Q&A with Larry Fedora, Part II

Inside Carolina
Posted Jul 29, 2013


GREENSBORO, N.C. --- Larry Fedora fielded questions from reporters for over an hour at the ACC Kickoff. Read everything the Tar Heel head coach said in InsideCarolina.com's four-part transcription ...

You guys were picked third in the division. Does that serve as motivation to your kids?

One way or the other I’m going to make it that way, so I appreciate y’all doing that for us. Coaches are always looking for things to motivate kids, to me that’s 90 percent of it is making sure your kids are ready to play, they’re energetic and passionate about what they do and they have a common goal. It’s a great motivating factor when people tell you that you can’t do something. ‘You’re not good enough, you’re not big enough, you’re not fast enough, you’re not fast enough, you don’t have enough depth.’ Whatever it is. Those are all good things for coaches to use and hopefully I’ll be smart enough to use it.

How is T.J. Thorpe coming along?

There’s another kid that I’ve heard great things about and I can’t wait to see T.J. on the field. If you think about it I haven’t’ seen him or Darius Lipford on the football field. T.J. has worked extremely hard this year, he’s excited. He was in my office on Sunday, just dropped by to tell me how excited he was, can’t wait to get out there. I’m fired up about him because the kid has a great attitude, he’s worked extremely hard to get himself ready to go. That guy, I’m really excited about seeing what he’s going to bring.

What’s his status?

They tell me at the beginning of camp we’ll probably limit him on just reps. Just so we make sure that everything is fine as we go. Then he’ll be turned loose all the way midway through camp.

What can we expect from Dominique Green?

Came in as a freshman at midterm and left spring ball as the starter. Some of that was by injuries and all the different things that were going on during spring. The kid is definitely going to help our football team this year, no doubt about it.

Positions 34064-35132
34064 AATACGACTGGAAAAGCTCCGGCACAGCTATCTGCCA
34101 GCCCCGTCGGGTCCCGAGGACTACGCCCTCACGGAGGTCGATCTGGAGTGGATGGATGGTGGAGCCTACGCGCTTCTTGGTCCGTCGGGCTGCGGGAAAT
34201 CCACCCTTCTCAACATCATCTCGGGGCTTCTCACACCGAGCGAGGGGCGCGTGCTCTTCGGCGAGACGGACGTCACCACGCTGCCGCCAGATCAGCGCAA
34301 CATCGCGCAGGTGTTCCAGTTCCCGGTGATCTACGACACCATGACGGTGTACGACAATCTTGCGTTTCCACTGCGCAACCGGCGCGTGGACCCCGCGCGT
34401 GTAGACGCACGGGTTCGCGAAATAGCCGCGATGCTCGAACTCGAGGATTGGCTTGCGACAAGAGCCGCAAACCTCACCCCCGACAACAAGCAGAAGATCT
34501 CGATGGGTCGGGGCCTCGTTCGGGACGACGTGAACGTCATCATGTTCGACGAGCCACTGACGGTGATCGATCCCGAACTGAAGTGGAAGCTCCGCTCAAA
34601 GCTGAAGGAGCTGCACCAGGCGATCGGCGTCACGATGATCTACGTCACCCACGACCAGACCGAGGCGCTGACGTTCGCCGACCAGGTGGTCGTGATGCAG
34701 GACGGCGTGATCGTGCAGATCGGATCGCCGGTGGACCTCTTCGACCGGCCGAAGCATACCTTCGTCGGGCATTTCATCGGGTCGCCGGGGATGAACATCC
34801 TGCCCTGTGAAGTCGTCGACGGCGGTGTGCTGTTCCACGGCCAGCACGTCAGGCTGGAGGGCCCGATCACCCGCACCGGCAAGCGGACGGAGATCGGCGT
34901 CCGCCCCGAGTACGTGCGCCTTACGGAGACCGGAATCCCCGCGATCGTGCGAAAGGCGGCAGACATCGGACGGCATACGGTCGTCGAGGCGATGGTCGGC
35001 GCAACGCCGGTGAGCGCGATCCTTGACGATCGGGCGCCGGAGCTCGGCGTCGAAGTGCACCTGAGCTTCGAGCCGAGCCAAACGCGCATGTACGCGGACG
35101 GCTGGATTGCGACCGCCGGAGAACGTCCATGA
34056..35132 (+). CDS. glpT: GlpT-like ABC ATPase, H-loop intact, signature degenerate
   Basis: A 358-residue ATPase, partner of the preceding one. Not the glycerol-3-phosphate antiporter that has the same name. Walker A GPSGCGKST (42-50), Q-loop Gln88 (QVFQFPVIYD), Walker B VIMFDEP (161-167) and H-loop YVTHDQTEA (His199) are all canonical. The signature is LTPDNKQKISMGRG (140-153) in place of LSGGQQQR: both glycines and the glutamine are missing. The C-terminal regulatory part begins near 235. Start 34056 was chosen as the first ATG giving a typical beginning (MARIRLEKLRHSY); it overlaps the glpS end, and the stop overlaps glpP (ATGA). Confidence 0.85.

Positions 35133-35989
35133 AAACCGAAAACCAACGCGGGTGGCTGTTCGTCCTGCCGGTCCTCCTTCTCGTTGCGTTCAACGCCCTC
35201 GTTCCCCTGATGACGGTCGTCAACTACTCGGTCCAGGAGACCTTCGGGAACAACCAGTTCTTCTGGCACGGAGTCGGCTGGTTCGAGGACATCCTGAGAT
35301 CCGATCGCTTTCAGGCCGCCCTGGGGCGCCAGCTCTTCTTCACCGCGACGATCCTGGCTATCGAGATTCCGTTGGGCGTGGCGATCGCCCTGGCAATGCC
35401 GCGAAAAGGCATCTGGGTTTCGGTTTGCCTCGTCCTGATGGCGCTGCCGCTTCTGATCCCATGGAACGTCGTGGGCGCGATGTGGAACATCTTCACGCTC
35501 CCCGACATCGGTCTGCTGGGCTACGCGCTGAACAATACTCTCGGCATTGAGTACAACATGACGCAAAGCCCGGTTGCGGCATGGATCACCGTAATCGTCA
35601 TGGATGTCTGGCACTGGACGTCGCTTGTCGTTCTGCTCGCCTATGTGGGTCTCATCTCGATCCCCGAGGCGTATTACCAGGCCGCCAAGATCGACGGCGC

How much more of your playbook can you give Bryn this year – or did you give him everything last year?

It was my fault early in the year, we gave Bryn too much. I know Blake (Anderson) blames himself, but that’s my fault. I’m there watching from the outside to see what I think we need to be doing. When you went back and looked we were doing the same thing that we were doing with Austin Davis, who was a four-year starter for us at Southern Miss. It wasn’t fair to Bryn, when we cut it back midway through the season you saw what Bryn did. We put more things in in the same spring to see what he can handle. Bryn’s so comfortable now we can do more things. How much more do we need? As long as we’re moving the ball and scoring points and taking care of the football, we can do it the same way we did it last year.

What’s the status of Marquise Williams?

He’s been with us all summer, been working out, he’s back in school. His status is good. No problems with Marquise.

How strange was it to add a late signee – offensive lineman Will Dancy – in late May?